How hard it must have been for those women, who were raised to believe that they should attract a husband who could take care of their economic needs and that their role would be to manage the household and raise the kids.  Suddenly that must have seemed like it had been devalued.  Add to it a significant recession that forced many of my friend's moms back into the workforce to help make ends meet (my mother among them when my father was laid off when I was 11), and it must have been a confusing, stressful time.  My bet too:  many of the men in those households weren't too adept at changing their expectations about things either.  My dad didn't.  Mother still cooked, cleaned, did the laundry, the grocery shopping and was the primary parent.  All on top of working full time.

Nonetheless, I think she liked it.  I know she did actually.  She never left the workforce again until she officially retired, even though Dad once complained that she essentially made enough money to cover their taxes and economically it would be a wash if she quit.  It gave her a social outlet that she didn't have taking care of me (which was not a real challenge until I hit high school:  my nose was generally in a book and my largest sins at the time were constantly attracting stray animals like I was the Pied Piper and not wanting to clean my room).   Nevertheless, nothing came off her plate, things only got added.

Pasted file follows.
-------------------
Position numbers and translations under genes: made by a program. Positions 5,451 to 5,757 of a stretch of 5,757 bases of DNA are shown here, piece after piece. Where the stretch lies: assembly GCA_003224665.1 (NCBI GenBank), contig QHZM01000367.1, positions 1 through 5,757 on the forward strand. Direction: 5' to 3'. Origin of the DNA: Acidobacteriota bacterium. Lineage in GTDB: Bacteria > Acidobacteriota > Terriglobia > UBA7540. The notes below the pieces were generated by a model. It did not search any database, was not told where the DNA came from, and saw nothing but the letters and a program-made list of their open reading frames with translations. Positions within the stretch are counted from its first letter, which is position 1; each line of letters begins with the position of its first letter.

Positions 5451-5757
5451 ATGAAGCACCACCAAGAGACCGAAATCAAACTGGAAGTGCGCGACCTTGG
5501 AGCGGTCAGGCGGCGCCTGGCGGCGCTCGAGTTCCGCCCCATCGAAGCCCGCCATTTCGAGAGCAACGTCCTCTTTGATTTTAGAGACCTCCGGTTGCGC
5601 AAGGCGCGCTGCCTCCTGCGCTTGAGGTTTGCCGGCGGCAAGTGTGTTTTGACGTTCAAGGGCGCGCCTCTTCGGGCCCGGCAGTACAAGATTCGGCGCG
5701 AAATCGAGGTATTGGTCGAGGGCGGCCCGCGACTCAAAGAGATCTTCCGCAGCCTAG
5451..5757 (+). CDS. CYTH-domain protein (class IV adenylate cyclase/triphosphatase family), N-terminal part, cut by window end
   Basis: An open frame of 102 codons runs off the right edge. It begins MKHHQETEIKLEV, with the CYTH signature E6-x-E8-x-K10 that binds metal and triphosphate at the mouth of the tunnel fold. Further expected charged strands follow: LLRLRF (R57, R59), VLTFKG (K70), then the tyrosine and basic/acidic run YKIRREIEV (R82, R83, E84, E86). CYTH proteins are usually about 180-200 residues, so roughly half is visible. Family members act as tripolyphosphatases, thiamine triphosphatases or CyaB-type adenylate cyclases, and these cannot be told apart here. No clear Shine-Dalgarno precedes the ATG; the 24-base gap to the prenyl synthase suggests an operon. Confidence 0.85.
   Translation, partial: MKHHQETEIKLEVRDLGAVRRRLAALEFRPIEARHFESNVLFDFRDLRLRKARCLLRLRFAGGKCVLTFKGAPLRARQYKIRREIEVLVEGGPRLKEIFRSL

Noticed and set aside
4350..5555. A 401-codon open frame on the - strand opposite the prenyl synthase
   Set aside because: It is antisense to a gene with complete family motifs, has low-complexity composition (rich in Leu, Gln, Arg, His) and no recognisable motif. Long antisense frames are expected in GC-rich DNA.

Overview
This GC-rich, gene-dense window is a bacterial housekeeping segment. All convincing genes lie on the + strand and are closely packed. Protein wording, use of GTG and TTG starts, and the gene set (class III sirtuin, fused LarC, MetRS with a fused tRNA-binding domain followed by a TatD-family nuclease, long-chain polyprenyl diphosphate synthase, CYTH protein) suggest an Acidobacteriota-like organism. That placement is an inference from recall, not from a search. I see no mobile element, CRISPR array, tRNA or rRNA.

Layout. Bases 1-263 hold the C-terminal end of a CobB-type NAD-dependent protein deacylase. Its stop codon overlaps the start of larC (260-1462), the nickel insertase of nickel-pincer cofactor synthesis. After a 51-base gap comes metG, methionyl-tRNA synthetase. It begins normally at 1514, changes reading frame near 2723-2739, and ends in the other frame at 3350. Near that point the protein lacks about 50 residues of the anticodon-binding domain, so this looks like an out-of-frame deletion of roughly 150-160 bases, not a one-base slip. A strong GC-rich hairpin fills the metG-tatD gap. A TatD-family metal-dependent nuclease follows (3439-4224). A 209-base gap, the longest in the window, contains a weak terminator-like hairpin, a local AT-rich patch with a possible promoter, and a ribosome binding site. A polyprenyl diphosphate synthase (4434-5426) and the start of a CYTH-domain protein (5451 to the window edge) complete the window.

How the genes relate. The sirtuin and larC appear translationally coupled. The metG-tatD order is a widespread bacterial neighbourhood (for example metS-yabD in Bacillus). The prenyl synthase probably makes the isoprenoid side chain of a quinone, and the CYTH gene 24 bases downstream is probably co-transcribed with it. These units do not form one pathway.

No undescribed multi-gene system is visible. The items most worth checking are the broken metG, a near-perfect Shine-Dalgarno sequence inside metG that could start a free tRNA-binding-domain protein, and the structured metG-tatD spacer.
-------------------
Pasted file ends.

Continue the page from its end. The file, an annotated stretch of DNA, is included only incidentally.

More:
For me, as the 70's rolled on, I noticed that, of all the doors that were trying to be opened for women, the people my age seemed to be walking through the door of sexual freedom most often.  It was easy, it was fun, and it all seemed harmless until the AIDS epidemic came along in the 80's and scared us all to the core.  I was reading articles in Glamour about how to handle your roommate when wanting to bring home men and in Cosmopolitan about the etiquette of the one-night stand.  And lots or articles in every women's magazine about increasing your sexual pleasure.  What I don't recall was a whole lot of articles about building lasting relationships.  That seemed secondary during the time known as the Me Decade.

I may sound like I am critical of that.  Not really.  I'm just kind of neutral actually looking back on it.  Getting to be the aggressor in sexual conquests and racking them up like we felt men had been doing for centuries may have made us feel empowered, but power in the bedroom wasn't translating necessarily to power in the boardroom, and economic parity, I would say now, is what we should have been focusing on.  And some women were.  There was a growing female presence in the halls of power:  women I grew up admiring like Barbara Jordan with that commanding booming voice of hers and Bella Abzug with her odd hats that I'm sure made men all over the country snigger, but everybody certainly knew who she was, so it was highly effective branding.  And other women were wielding a lot of power or at least becoming a real presence in all circles:  Gloria Steinem,  Leona Helmsley (who became notorious in the 80's, but was powerful and wealthy by the 70's), Jane Fonda (as activist, not sex kitten), Ursula K. Le Guin (if you don't know who she is, you're probably not a fantasy nerd like me), Yoko Ono (again, as activist - not the person who broke up the band), and so on.  And of course there was Princess Leia.  I may have dressed like Annie Hall, but, like most people my age, I wouldn't mind being an ass-kicking space princess like Leia!

You would think it was a heady time to be a woman.  And it was, but it wasn't necessarily easy either.  More on that next time...